Several recent incidents with photo reporters alarmed the society: who ordered to check identities of people that take pictures of administrative buildings? A copy of the internal ruling appeared on the internet, reports Euroradio.
On February 26, the photo reporter of Komsomolskaya Pravda was detained while taking pictures of the Academy of Sciences in Minsk. On March 2, the journalist from Hlybokaye Zmitser Lupach was denied entry to the local executive committee because he had a professional photo camera in his bag. On March 7, tourists were detained in Iwye, Hrodna region; the police deleted their photos of the prosecutor’s office, firefighters’ station, marriage registration hall and of the public library.
In separate incidents, officers referred to an internal ruling issued by the Deputy Minister of Home Affairs enumerating public places that can be photographed only with a special permit. The list includes railway stations, airplanes, etc. The ruling was classified as an internal document and was not supposed to be published; however, it seems to have been leaked to the web.
According to the scan of the document, on February 23 a Russian citizen was detained near Loyew Executive Committee. His personal belongings were inspected, and the information carriers had 15 photos of buildings of state bodies, of the railways station in Homel, and of an airplane outside and inside.
So, “to avoid such analogical provocative actions and to implement the ruling of the Ministry of Home Affairs on ensuring public safety”, employees of police departments, police officers on duty etc. are ordered to reveal, detain and bring to police departments those persons who took photos and video of buildings of state bodies and of critically important objects; employees should be warn to be more vigilant on duty, to conduct searches, questioning, inspection of recording devices of those detained; to take photos, fingerprints of the detainees.
“One can understand the intentions behind this ruling, but in fact it contains a number of points violating citizens’ rights and incompliant with the current legislation,” says Andrei Bastunets, deputy chair of BAJ.
“First, detention of citizens (disregarding whether they are taking photos or not) is to be carried out according to the Code of Administrative Offences. The Code states that “detention” is a short-term freedom restriction of a person involved in an administrative process under accusation of committing an administrative offence. It is totally unclear what are the grounds to detain citizens who take photos of buildings. Besides, the list of buildings is not limited. So, it is an arbitrary application of law, something like a prank.”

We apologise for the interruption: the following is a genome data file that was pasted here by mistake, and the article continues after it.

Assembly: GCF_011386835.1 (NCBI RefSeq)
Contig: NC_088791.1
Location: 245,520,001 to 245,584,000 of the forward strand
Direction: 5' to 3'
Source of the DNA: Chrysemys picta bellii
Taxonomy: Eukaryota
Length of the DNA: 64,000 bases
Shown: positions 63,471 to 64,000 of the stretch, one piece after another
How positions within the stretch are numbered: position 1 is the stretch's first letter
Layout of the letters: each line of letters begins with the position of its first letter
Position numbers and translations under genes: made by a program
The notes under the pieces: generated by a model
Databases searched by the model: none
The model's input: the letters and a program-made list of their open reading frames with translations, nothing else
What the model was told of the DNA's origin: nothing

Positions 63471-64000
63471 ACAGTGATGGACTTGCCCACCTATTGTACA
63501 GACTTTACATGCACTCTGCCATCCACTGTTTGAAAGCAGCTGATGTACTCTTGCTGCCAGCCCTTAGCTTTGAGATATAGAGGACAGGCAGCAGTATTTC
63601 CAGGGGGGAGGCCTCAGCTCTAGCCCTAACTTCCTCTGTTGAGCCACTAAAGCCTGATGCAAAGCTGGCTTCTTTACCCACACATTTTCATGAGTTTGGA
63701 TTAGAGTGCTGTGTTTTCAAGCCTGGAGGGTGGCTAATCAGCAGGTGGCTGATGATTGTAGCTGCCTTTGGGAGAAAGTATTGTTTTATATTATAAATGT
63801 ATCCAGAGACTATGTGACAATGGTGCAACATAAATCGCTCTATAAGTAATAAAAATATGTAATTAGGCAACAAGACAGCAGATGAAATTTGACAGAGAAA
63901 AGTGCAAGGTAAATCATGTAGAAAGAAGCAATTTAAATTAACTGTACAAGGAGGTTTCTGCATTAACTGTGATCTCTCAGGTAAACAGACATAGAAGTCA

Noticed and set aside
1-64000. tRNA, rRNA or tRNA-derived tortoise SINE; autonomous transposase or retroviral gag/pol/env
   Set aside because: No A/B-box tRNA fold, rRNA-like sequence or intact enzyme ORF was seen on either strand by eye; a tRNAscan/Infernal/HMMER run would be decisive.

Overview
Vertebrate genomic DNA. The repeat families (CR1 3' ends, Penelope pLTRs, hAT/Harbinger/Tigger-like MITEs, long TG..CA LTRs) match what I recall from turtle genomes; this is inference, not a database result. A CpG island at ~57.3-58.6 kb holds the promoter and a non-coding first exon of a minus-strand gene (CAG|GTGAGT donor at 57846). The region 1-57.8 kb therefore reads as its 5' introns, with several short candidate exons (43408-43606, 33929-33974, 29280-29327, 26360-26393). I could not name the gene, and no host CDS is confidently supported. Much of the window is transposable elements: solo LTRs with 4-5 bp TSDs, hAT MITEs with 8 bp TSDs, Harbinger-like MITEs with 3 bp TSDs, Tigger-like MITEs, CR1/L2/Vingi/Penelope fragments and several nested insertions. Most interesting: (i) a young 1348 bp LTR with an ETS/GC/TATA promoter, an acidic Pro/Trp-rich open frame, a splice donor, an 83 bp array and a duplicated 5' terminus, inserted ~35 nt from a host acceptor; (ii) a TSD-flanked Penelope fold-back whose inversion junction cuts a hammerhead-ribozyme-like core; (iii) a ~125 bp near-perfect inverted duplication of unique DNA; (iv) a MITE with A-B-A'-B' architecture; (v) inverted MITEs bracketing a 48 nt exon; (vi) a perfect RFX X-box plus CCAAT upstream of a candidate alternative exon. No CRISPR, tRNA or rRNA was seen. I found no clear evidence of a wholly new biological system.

The demand to carry out searches, questioning, fingerprinting of the detained photographers is also incompliant with the Administrative Code, because the person is not in the status of a detainee, but turned out to be there only for personality identification (allowed for up to three hours – note). As for taking fingerprints, it is allowed only when the administrative offence imputed to the person envisages an arrest as a punishment.
The lawyer of BAJ says the association keeps finding out how much the ruling complies with the legislation. On March 4 BAJ filed a request to publish the text of the ruling, if it really exists.
“Since the ruling directly touch citizens’ rights, it should be published in the form of a normative act which is to be published (because only published acts come into legal force). It should undergo examination regarding its compliance with normative acts of a higher level,” says Andrei Bastunets.
Meantime, on March 6 the Ministry of Home Affairs gave an official comment claiming internal rulings do not necessarily have to be published. “Such demands are aimed at ensuring security in the country and at increasing vigilance of employees of law enforcement agencies, in respect of prevention of potential threats: from provocations to terrorist acts,” says the statement.